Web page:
Have we Really Returned to School?

by Sasha Rabinowitz

Students use a combination of technologies throughout their day at FSSA.

In September of 2021, students and teachers alike returned to school after more than a year of online education. Juniors and Sophomores entered the building for what seemed like the first time, and Seniors returned hoping to pick up where they left off that Friday in March of 2020. Despite being physically in person, Frank Sinatra School of the Arts (FSSA) teachers have expressed the concern that students are still mentally remote, noting technological distractions and a lack of classroom participation. 

This year, student FSSA instrumental major Mia Bravo entered her senior year of high school after being isolated from her friends and cut off from social interaction for almost two years. Since being back in the school building, she has noticed a change in student behavior compared to her pre-pandemic experience: classrooms fall quiet, students are focused on their laptops or phones as opposed to the lesson and participation is at an all-time low. 

“Students definitely participate less. Some classes have almost no participation and I feel like that’s really reflective of when we were all online. There wasn’t really this incentive to participate, everyone just got to keep their camera off and sit silently in class. I feel like that behavior has carried through to learning now. We didn’t have to speak before and now that we are being put back into the classroom, we feel like we have to participate and it is just off- putting. We aren’t used to it,” Mia said.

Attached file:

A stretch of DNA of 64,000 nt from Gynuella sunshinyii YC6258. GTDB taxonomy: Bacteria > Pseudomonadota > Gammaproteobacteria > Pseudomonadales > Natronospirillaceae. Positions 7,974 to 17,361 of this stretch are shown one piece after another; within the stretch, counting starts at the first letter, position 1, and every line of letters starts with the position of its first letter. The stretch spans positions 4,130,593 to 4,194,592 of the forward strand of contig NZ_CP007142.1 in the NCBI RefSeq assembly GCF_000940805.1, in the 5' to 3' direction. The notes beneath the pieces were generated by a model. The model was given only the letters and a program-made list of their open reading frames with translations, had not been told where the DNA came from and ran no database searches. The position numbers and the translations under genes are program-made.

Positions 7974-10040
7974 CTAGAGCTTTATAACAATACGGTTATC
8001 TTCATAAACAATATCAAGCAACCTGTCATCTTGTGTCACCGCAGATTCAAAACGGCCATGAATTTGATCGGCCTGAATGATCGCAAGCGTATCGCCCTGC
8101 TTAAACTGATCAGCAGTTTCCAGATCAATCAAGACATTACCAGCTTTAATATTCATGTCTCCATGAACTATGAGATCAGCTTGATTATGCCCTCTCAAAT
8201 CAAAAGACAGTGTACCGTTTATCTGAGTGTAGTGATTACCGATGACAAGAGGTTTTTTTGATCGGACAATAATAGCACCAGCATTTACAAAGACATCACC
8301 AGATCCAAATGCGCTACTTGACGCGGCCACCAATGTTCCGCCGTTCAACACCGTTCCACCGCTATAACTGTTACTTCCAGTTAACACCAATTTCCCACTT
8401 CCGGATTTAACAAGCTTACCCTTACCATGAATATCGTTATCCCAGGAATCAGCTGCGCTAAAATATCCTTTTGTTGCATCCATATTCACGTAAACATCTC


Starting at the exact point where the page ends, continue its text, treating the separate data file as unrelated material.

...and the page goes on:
The issue seems to go beyond lack of engagement in class material as general misbehavior has become commonplace within the school building and even across the country.

Mia mentioned that student behavior appears to have gotten out of control citing the school administration’s implementation of new disciplinary protocols as a response.

Senior Art students Adamaris Sanchez and Kaylin Ruiz also notice that it has become an additional effort to participate and get involved in class activities. 

“Being on Zoom and the lack of social interaction we had during the pandemic, it’s not that people don’t know how to communicate anymore, but don’t feel the need to and just don’t want to. It takes too much energy to interact at this point, especially with teachers who demand interaction,” Kaylin commented. 

For many, an online life meant that if people did not want to make the extra effort to interact outside of their bubble, they did not have to. The experience of being forced out of that bubble and back into the classroom is uncomfortable and difficult.

Teachers are not oblivious to the difference in student engagement. Mr. Scheiner, an English teacher for both 11th and 12th grades, noted that although his students are in class, their minds are elsewhere.

“I am seeing more and more students spending time on their phones beyond doing classwork, because the distraction is constantly there. The phones, compounded with masks, have made engagement even harder, with the masks and phones becoming physical barriers that students are facing – it can also become another barrier that students hide behind consciously or subconsciously,” Mr. Scheiner said.

History teacher Mr. Sckalor agreed that students are less likely to participate in class after becoming so used to the monotony and isolation of remote learning. However, all is not lost.

“I believe that students will be able to make the necessary adjustments. We were able to adjust to online learning, I expect us to adjust to in person learning as well,” Mr. Sckalor concluded.